- At the same time, conservationists were able to see that the relatively untouched land, full of natural resources and diverse ecosystems matched almost exactly the land inhabited by the Indigenous people. This led to the potential conclusion that the best way to preserve the resources we have left was to create or increase Indigenous control over the land.
The impact of the first map was powerful, and in 2001, the Center for the Support of Native Lands collaborated with National Geographic again to update the map, this time titled Indigenous Peoples and Natural Ecosystems in Central America and Southern Mexico. This map was also bilingual, and encompassed a larger area. It included marine ecosystems in addition to the terrestrial areas, and was much larger in scope in terms of expert involvement and community participation. In this map, technological advances in satellite imaging and digital data played a large part in relieving some of the burden of the previous project’s more laborious hand-drawn cartography. This new map again showed that forest and marine resources in Central America and southern Mexico, while broadly dwindling, were impacted for the better in areas inhabited by Indigenous peoples.
In early 2016, another map, “Indigenous Peoples, Protected Areas and Natural Ecosystems in Central America,” was financed by the Danish government, in conjunction with National Geographic, and produced by the International Union for Conservation of Nature (IUCN). While the 2001 map relied on satellite imagery that was unable to closely detail marine ecosystems or see beneath dense forest canopies, this survey included previously overlooked bodies of water and topographical elements. Mac Chapin, who was the leader and driving spirit behind the first two maps, was involved again as technical advisor to the newest team. “If we want to protect the world’s forests, we must safeguard the rights of the indigenous peoples and forest communities who have sustainably managed their forests for generations,” said Helen Clark, the administrator of the U.N. Development Program, at the recent New York signing of the Paris Agreement on climate change. “Clarifying local land rights and tenure security will be a crucial determinant of success for the new global frameworks on climate change and sustainable development.” This project was well characterized on the Humanosphere web site.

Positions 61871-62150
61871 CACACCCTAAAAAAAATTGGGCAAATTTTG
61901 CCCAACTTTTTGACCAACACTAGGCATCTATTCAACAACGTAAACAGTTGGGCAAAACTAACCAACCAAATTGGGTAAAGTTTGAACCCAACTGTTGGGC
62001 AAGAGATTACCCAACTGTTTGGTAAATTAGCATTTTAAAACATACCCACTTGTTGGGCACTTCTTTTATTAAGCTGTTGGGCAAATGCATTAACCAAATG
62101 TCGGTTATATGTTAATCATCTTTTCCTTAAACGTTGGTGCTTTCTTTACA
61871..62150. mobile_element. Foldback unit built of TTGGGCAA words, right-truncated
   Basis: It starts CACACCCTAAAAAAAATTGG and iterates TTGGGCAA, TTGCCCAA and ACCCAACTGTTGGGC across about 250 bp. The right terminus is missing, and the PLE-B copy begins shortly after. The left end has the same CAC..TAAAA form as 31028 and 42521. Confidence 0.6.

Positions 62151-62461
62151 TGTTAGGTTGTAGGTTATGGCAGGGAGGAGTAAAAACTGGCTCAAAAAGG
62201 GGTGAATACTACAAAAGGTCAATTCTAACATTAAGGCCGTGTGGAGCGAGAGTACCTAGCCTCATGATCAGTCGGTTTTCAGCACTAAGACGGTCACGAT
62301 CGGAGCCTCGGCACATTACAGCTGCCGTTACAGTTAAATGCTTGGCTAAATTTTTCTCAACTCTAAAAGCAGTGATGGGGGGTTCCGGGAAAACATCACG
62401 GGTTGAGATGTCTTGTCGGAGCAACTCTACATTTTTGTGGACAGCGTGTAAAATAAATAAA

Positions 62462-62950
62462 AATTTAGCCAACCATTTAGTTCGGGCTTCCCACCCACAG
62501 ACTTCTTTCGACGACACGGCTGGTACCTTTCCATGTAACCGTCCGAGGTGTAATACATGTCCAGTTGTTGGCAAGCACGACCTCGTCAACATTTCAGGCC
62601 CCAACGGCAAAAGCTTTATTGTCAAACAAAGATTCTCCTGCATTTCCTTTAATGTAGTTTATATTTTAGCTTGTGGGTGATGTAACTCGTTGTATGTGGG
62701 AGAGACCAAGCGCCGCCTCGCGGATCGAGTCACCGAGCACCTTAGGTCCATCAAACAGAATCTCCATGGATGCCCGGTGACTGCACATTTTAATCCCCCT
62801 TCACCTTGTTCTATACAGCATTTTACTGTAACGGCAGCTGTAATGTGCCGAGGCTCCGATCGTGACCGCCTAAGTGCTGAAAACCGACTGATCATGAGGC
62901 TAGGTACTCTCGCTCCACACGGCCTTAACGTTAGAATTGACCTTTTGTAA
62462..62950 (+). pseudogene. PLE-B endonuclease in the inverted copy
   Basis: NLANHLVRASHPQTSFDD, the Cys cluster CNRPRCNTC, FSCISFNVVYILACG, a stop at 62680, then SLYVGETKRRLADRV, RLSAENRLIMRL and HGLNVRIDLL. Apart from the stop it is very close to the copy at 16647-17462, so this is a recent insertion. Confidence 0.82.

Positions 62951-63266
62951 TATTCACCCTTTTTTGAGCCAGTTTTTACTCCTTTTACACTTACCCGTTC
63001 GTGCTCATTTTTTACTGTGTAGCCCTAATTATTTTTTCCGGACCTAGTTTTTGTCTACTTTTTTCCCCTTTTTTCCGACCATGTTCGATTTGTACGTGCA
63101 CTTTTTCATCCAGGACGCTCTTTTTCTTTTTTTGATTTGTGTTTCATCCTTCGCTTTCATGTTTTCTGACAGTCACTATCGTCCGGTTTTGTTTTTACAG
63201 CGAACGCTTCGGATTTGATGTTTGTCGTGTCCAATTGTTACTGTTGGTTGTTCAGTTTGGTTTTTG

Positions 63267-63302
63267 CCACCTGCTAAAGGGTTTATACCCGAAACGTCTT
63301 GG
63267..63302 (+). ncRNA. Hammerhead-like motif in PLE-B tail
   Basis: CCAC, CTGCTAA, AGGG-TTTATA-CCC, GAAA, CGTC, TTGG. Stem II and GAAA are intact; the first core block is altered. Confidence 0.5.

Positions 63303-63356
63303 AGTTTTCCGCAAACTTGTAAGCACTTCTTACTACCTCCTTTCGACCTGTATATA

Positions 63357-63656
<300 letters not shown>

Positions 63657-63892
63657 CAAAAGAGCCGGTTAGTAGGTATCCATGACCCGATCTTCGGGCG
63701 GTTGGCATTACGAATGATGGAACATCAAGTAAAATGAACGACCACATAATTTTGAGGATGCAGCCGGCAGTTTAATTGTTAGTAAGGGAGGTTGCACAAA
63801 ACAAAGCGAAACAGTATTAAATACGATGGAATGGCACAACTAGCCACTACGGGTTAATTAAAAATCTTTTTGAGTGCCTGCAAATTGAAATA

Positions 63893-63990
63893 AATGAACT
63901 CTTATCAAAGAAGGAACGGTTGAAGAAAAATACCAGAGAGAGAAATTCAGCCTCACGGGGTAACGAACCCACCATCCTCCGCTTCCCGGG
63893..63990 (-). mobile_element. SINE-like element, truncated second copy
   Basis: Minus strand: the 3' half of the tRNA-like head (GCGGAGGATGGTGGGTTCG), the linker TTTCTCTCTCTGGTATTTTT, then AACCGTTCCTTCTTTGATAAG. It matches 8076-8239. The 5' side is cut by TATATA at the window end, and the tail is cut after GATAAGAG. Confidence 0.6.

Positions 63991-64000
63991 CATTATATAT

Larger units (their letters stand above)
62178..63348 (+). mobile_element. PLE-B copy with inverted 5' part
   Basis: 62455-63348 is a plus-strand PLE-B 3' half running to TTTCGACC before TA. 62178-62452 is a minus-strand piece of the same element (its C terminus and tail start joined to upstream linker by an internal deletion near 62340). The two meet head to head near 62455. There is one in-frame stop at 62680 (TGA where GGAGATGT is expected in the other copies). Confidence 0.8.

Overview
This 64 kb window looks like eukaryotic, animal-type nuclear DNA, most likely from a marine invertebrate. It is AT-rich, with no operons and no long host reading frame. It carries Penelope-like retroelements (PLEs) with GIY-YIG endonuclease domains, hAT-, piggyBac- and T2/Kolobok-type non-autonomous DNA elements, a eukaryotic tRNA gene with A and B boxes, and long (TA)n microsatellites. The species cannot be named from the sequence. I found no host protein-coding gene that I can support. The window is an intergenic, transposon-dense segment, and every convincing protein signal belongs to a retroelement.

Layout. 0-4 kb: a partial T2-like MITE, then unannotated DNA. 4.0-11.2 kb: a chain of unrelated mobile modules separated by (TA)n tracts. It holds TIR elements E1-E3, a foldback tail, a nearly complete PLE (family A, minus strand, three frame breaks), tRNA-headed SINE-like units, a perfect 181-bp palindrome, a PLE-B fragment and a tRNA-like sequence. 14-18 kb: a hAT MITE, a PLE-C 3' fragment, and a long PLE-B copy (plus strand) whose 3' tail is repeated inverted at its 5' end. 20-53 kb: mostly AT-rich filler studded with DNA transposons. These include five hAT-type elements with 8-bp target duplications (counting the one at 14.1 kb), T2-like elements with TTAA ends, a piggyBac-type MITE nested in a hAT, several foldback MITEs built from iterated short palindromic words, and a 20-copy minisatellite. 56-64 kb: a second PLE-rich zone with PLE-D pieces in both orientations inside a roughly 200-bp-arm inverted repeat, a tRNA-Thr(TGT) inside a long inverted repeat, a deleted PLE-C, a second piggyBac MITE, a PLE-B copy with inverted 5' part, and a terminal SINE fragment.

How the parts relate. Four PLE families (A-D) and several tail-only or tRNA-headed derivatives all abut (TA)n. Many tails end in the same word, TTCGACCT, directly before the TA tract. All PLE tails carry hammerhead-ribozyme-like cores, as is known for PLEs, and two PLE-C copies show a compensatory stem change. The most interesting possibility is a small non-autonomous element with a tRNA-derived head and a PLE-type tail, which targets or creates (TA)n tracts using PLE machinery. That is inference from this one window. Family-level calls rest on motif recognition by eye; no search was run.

In current events, we see a different, more modern example of indigenous people and the protection of ecosystems around them. Although the Central American map project did not provoke major confrontations, similar indigenous issues exist in the U.S. At Standing Rock Indian Reservation, located in both North and South Dakota, the tribe filed suit against the Dakota Access Pipeline in the spring of 2016, alleging that the Army Corps “violated multiple federal statutes, including the Clean Water Act, National Historic Protection Act, and National Environmental Policy Act, when it issued the permits.” The plaintiffs claimed that “The Army Corps has failed to follow the law—both regarding the risk of oil spills and the protection of their sacred places.” In addition to the lawsuit, a protest began in the proposed path for construction of the pipeline, where a Standing Rock Sioux elder established a camp as a center for cultural preservation and spiritual resistance to the pipeline. Over the summer the camp grew to thousands of people, and while the pipeline remains controversial, and the protests were met by the use of attack dogs, pepper spray, and a mix of soldiers and police in riot gear to clear the encampment, the events surrounding the DAPl have been said to be “reshaping the national conversation for any environmental project that would cross the Native American land”.